Frequently Asked Questions (FAQs):
Why are Water Bonds an issue?
But isn't there is a drought?
Won't dams provide more water?
What would a Water Bond cost me?
What new dams are we talking about?
Wouldn't there be good programs funded in the Water Bond?
Frequently Asked Questions (FAQs):
Three years of drought have reduced available water supplies and required water agencies to limit water use. Governor Arnold Schwarzenegger and Senator Dianne Feinstein are pushing for public funding of new dams to solve California water problems. As many as five competing water bond bills - proposing billions of dollars to build new dams and raise existing dams - are currently being considered by the California Legislature. Any bond that is ultimately approved by the Legislature will most likely be placed on the 2010 general election ballot for voter approval
No! Government and private studies alike prove that California can meet its current and future water needs through cost-effective investments in water conservation, efficiency, recycling, and ecologically sound groundwater management, all without building new dams. As a practical matter, any new dams funded by a water bond will not be built for a decade or more, so none of the prospective dams will address our current drought problems.
Not as much as you think or dam proponents claim. Dam building in California is limited by diminishing returns. We have more than 1,400 dams in this state, already located at all the most cost effective and storage-efficient sites. Many rivers in California all but dry because we have built so many dams that store and divert water upstream. Many of our existing major reservoirs do not fill, even in normal water years because most watersheds have multiple dams capturing all the available water. Realistically, building more dams will only capture additional water during heavy rainfall years, which may become less predictable due to global warming.
New bond-funded dams will cost the state taxpayers billions of dollars. Taxpayers annually pay on the principal and interest for sold bonds. Over its 30-year lifetime, a $9 billion bond will cost up to $19 billion, with an annual debt service paid by the taxpayers of about $700 million. The taxpayer-paid interest on state bond sales will be high because California currently has one of the poorest bond ratings in the country. Some of the bond bills currently under consideration by the Legislature require bond money for building new dams to be continuously appropriated. This means that the annual debt service will be paid off the top of the state budget, before public education, health, and safety. Local water agencies (including water districts that may provide you with drinking water) and the federal government are expected to pay the rest of the cost. This means that taxpayers will pay for these dams through local water bills and through state and federal taxes. Some of the bond bills propose a water use fee to help recover the cost of the dams, but it is unclear how and to whom this fee will be applied, and whether it will cover all the costs.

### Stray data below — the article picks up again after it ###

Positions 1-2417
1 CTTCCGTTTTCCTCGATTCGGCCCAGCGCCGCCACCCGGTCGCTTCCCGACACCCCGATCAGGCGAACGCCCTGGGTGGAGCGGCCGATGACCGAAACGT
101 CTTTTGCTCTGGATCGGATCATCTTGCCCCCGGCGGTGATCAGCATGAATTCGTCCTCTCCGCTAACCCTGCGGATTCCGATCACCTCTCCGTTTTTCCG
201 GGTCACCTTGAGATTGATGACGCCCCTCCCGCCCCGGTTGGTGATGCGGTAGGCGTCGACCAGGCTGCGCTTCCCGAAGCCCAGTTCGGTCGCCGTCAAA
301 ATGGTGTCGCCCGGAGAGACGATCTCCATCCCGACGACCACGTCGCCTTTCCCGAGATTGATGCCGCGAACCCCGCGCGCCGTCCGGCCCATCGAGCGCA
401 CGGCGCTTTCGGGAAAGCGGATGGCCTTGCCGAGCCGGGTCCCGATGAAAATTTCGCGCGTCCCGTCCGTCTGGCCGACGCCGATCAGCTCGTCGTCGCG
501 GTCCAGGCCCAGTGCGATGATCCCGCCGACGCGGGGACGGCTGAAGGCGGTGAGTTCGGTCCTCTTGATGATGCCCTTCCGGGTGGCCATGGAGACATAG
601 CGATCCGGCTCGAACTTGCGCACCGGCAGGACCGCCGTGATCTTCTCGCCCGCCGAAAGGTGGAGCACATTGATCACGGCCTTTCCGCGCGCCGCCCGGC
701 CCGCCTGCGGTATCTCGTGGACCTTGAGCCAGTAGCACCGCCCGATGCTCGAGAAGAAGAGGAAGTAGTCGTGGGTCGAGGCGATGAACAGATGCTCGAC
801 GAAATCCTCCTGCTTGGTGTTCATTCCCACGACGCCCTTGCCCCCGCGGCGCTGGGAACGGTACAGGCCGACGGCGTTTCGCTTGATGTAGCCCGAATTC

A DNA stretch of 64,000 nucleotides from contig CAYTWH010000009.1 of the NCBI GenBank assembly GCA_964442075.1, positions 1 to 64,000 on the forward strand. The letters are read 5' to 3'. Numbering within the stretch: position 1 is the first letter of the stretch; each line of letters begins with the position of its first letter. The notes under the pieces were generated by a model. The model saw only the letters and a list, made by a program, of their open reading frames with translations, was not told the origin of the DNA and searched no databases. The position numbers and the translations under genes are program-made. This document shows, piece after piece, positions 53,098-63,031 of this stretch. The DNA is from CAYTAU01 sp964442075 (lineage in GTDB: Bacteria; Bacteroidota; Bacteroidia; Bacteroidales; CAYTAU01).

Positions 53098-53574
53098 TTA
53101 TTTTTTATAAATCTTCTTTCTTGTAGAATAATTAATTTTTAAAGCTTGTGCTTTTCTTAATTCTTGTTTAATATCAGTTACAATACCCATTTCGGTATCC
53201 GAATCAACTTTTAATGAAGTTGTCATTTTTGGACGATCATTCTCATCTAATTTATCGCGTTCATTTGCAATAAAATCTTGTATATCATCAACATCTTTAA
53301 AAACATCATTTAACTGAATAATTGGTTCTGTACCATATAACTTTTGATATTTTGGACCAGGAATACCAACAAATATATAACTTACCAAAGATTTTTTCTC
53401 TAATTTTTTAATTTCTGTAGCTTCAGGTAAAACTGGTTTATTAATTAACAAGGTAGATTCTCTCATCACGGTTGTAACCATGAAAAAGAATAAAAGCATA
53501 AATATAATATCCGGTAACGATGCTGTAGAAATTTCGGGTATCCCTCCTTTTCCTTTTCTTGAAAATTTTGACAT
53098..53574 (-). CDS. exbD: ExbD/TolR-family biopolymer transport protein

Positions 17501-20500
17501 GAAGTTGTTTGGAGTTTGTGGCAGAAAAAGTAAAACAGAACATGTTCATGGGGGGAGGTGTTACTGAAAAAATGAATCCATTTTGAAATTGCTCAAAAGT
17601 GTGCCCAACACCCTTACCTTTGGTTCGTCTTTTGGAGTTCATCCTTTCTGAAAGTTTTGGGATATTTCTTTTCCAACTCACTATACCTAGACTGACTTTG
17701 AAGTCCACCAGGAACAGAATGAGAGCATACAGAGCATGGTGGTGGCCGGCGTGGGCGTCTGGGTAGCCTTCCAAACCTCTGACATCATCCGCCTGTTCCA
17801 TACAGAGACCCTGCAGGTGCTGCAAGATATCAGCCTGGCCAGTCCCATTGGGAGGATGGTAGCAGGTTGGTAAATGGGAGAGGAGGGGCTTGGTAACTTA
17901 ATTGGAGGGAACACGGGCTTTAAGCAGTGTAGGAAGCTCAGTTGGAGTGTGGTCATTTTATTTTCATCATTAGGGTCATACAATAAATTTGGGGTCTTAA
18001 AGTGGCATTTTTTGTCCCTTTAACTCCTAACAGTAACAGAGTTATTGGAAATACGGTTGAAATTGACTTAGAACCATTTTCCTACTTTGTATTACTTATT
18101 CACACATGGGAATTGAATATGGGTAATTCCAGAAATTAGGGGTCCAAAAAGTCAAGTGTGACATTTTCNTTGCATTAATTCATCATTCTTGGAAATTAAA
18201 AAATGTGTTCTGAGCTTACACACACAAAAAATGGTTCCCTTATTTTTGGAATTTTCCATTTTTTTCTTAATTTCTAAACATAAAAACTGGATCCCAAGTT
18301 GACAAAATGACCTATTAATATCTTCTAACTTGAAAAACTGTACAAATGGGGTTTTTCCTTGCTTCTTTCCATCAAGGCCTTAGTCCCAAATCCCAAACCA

- Shasta Dam raise on the Sacramento River,
- the Sites Offstream Storage Reservoir in the Sacramento Valley,
- storing water in Delta islands,
- expanding the Los Vaqueros Reservoir in Contra Costa County, and
- building the Temperance Flat Dam on the San Joaquin River.
The proposed water bonds in the Legislature would provide $3-7 billion to fund these projects. In addition, the bonds provide $2-5 billion for local agencies to build local or regional dam projects, like:
- the Pardee Reservoir expansion on the Mokelumne River (proposed by the East Bay Municipal Utility District)
- or even the controversial Auburn Dam on the American River.
Yes there are. Various versions of water bond legislation will apply millions of dollars to water efficiency and recycling, ground water management, water quality improvement, safe drinking water, and watershed restoration. But the largest single chunk of bond money is reserved for water storage, including storage provided by new dams and enlarged reservoirs. If the Legislature approves a bond, it should be considerably less costly and focus primarily on those cost-effective programs that provide immediate drought relief and long term regional self-sufficiency (no new dams).
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